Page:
Asia: : Japan +1.2% to 18097. Hong Kong +2% to 22888. China +2.3% to 3338. India +0.9% to 27010.
Europe: London +0.9%. Paris +1.3%. Frankfurt +1.4%.
Futures: Dow +0.6%. S&P +0.7%. Nasdaq +0.8%. Crude -1.4% to $46.01. Gold +0.4% to $1184.60.
Ten-year Treasury Yield +2 bps to 1.99%
8:30 Initial Jobless Claims
8:30 Consumer Price Index
8:30 Empire State Mfg Survey
9:30 Fed’s Bullard Speech
10:00 Philly Fed Business Outlook
10:30 EIA Natural Gas Inventory
11:00 EIA Petroleum Inventories
3:30 PM Treasury Budget
4:30 PM Money Supply
4:30 PM Fed Balance Sheet
Officials in the Treasury Department and Puerto Rico are discussing the issuance of a “superbond” that would help restructure the commonwealth’s $72B of debt. Under the plan, the Treasury or designated third party would administer an account holding at least some of the island’s tax collections, and funds in that account would be used to pay holders of the superbond. Puerto Rico has warned that it is likely to exhaust its remaining cash in November, and a debt payment of almost $300M is due on Dec. 1.
Meanwhile, the pile of Treasury bills sold at an interest rate of zero since the financial crisis topped $1T this summer and multiplied this week through an auction of three-month bills on Tuesday and one-month bills on Wednesday. On its surface, it makes no sense for investors to lend their cash for free. But with rates stuck near zero and supply limited by the U.S. debt ceiling, investors who need a place to park their cash have few other options.
Gold prices held overnight gains and are heading higher for a fifth day, as a weaker dollar and soft U.S. economic figures add to expectations the Fed will delay a rate hike in 2015. Traders are now looking ahead to U.S. data on consumer prices for further indications on the direction of interest rates. Analysts expect the headline CPI to fall by 0.2% for the month, but anticipate that the core reading will inch up 0.1% from its level in August.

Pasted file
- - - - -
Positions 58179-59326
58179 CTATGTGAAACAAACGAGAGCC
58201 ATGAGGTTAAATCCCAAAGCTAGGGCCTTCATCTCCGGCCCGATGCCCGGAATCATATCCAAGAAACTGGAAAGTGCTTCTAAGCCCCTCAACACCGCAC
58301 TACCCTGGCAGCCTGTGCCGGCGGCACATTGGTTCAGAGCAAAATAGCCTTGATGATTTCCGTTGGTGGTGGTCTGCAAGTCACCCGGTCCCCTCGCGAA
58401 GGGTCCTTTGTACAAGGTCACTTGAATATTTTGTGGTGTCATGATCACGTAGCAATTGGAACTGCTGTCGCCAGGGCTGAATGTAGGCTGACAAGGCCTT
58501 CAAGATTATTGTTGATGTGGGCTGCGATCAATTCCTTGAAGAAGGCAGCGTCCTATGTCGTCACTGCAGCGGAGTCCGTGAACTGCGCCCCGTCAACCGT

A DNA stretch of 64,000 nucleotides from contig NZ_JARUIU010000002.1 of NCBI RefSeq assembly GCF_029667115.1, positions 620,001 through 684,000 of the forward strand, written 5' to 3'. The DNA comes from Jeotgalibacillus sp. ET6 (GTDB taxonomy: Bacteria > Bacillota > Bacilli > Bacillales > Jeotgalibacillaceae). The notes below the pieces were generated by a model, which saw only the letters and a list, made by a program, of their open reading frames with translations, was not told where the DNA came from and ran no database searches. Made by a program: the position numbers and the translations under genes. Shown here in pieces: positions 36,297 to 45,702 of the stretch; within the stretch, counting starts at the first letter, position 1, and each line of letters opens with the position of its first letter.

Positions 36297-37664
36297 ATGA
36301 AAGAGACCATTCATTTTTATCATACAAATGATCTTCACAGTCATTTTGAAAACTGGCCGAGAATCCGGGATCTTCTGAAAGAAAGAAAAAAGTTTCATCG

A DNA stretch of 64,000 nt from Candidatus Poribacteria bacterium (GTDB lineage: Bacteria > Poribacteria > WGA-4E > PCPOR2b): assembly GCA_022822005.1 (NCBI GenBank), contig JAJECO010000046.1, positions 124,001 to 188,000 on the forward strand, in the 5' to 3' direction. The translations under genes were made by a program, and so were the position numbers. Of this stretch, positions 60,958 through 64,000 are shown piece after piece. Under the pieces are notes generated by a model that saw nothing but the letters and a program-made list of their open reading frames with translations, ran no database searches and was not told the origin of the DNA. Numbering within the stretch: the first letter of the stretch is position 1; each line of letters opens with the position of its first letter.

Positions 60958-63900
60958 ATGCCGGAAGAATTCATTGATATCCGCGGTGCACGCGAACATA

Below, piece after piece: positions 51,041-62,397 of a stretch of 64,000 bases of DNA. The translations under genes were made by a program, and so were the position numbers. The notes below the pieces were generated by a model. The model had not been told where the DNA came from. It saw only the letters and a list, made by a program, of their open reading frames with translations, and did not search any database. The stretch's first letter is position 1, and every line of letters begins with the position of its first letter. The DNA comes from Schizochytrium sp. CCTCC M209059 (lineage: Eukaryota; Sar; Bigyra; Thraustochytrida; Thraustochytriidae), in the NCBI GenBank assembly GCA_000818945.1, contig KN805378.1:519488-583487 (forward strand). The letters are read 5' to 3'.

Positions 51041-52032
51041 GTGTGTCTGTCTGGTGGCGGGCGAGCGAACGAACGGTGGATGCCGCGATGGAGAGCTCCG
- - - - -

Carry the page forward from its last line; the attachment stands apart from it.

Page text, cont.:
Ukraine is ready to go to court over a bond owed to Russia after Moscow failed to participate in an $18B restructuring that was approved by all other bondholders. Russia, which holds a $3B note due in December, didn’t take part in voting Wednesday on the debt deal that includes a 20% writedown and four-year maturity extension. Passage of the restructuring ends Ukraine’s seven-month battle to lower its debt and revive an economy battered by war with pro-Russian rebels.
Staff at HSBC’s investment banking unit in London have been ordered to take a 10% pay cut and two weeks of unpaid leave by the end of the year, The Times reports. Under intense pressure to reduce costs, the bank broke the news to staff last week and instructed managers that there would be “0% exceptions.” HSBC (HSBC) previously unveiled a three-year plan in June aimed at lowering headcount by 50K and cutting annual costs by as much as $5B.
The first U.S. criminal trial over Libor manipulation got underway in Manhattan yesterday, with former London-based traders Anthony Allen and Anthony Conti accused of conspiring to submit fraudulent rate reports to help colleagues profit on trades. The NY trial follows one this summer in London, where Tom Hayes, a former UBS (UBS) and Citigroup (C) trader, was convicted of conspiring with others to manipulate Libor. Hayes was sentenced to 14 years in prison, but is appealing.
The Fed has approved a request from Synchrony Financial (SYF), General Electric’s (GE) publicly traded subsidiary, to operate as a publicly owned savings and loan holding company. The move will allow GE to complete the spinoff of its consumer finance business and carry out a share swap to fully exit the operation. Since its IPO last year, Synchrony has been building an institution strong enough to stand on its own; it now has nearly $38B in deposits, with total assets of more than $75B.
Things are getting even gloomier in the IPO market. Following in the footsteps of Neiman Marcus (NMG), Albertsons (ABS) has delayed its IPO (which was to be priced this evening), after Wal-Mart’s (WMT) guidance yesterday weighed heavily on the U.S. market and pummeled retailers’ shares. Separately, payments processor First Data (FDC) priced its initial public offering at $16/share, below its previously indicated range of $18-$20/share. Despite the reduction, the offering is still set to be this year’s largest at a valuation of $14B.